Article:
Maria Ling (nee Goveta) was born in Drama, Greece, on August 8, 1958. She remembers her father buying a set of books and that she spent much of her early years reading Russian literature. Growing up during World War II, neither Athanasios nor Eleni were able to receive a formal education but Maria has been able to live the dreams of her parents. Her father’s communistic leanings and love of reading along with her mother’s educated parents have been inspirations for her pursuit of knowledge. As a child, she and Christos were encouraged to educate themselves and avoid the dirt and sweat which are part of growing kapna (tobacco) and agricultural products.
Maria lived with her grandparents and, from the age of nine when not in school, worked processing tobacco, picking it by hand, shredding it and putting it out to dry. She was a good student. Then, when Athanasios died, she began working afternoons in the periptero while attending school. This was her life until the age of 18 when she completed the challenging examination process and began attending the Aristotelion University of Thessaloniki. There was some thought of pursuing a medical career, but the prospect of 10 years of time and expense, plus the challenge of math and science, found her studying psychology with a minor in education. Maria also had the benefit of learning English at the frontistirio (tutoring classes) and in high school and college. Plus, her eight years of Latin helped immensely.
Christos Govetas was born in Drama on November 14, 1961. He was the “prince” of the family as he was the only boy among many women and was raised by all the elders in the community. He was the “affable kid” in the neighborhood and could be found chatting with customers in the local cafes from an early age. He was just nine years old when his father became ill but still lived a carefree life, running around with friends, chasing birds, swimming in cisterns to cool off in the summer and enjoying Boy Scout excursions in the mountains. With Athanasios demanding much of Eleni’s time, Christos was able to be the rebellious kid while his mother’s attention was diverted. He remembers receiving his first guitar at the age of 10 and learning the kantades (traditional Greek music) with friends. The guitar gave him an escape from the unpleasant situation at home where his father became increasingly ill. Christos had received five years of English instruction in Greece and says he was a mediocre student through the 11th grade when the family left Greece in 1978.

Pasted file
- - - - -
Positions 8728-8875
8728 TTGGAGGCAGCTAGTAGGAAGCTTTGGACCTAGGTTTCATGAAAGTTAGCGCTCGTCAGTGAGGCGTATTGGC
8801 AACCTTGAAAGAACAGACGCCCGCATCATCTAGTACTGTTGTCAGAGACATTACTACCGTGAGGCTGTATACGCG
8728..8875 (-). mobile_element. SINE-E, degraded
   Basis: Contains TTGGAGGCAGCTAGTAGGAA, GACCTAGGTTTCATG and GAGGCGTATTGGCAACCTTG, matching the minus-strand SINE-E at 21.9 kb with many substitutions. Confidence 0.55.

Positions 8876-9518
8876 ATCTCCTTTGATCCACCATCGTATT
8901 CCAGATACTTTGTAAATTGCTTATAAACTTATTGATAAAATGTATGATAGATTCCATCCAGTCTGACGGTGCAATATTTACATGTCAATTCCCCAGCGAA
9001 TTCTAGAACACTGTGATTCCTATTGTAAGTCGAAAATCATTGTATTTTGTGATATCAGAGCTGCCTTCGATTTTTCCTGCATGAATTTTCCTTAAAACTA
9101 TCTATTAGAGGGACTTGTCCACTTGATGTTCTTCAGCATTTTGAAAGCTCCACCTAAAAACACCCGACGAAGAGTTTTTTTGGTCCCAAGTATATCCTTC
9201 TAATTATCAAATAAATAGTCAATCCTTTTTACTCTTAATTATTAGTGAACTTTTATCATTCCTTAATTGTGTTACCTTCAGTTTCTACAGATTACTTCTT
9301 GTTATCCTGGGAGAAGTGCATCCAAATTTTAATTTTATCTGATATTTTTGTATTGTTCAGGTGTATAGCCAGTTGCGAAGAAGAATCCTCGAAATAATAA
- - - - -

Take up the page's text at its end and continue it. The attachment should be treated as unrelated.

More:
LIFE IN MASSACHUSETTS
It was just one and one-half years after Athanasios died when Eleni Govetas’ sister in Massachusetts invited Eleni to come to America. Eleni was 44 years old, spoke almost no English and had little formal education when she brought her two children to the United States. However, her strong feminist personality, experience managing a business and a quest for knowledge gave her the ability and courage to adjust to a new life in America. Maria and Christo’s impressions of the United States had been taken from reading cowboy comic books and encyclopedias in Greece. She imagined tropical rain forests in the Pacific Northwest and he perceived desert and rock formations in Arizona. When their relatives met them in Massachusetts in a big Oldsmobile, they were astonished at the size of refrigerators, supermarkets, freeways and the choices available. Maria was just 19 and returned to Thessaloniki to finish her schooling while Christos’ educational future was to be in the United States.
In consultation with his school advisor, Christos was reluctantly held back one year to improve his English. He remembers being given the Americanized name of “Chris Gavitas” by some and how his theo (uncle) Costa “Charlie” affectionately called him “Chrrrreest,” with a heavy rolling “r”. He finished high school in 1980, at the same time Maria finished college in Greece and returned to join her family.
Christos became his big sister’s guide and translator as he had done his best to assimilate quickly to his new life. He had even purchased his uncle’s old Chevrolet Vega for $32.00, the cost of a new battery. In November of 1980, Maria arrived and began working the night shift at the semi-conductor company ITT and during the day Christo would drive them to Northern Essex Community College in Haverhill, Massachusetts, for more English classes. Maria began attending Boston University in the summer of 1982 while working 14-hour shifts at the Athens Pizza Parlor. She also took a job as secretary at St. Constantine and Helen Greek Orthodox Church with Fr. George Karahalios. She had considered becoming a counselor but when another priest, Fr. Spencer Kezios, invited her to visit St. Nicholas, a private school in Northridge, California, her life took another turn.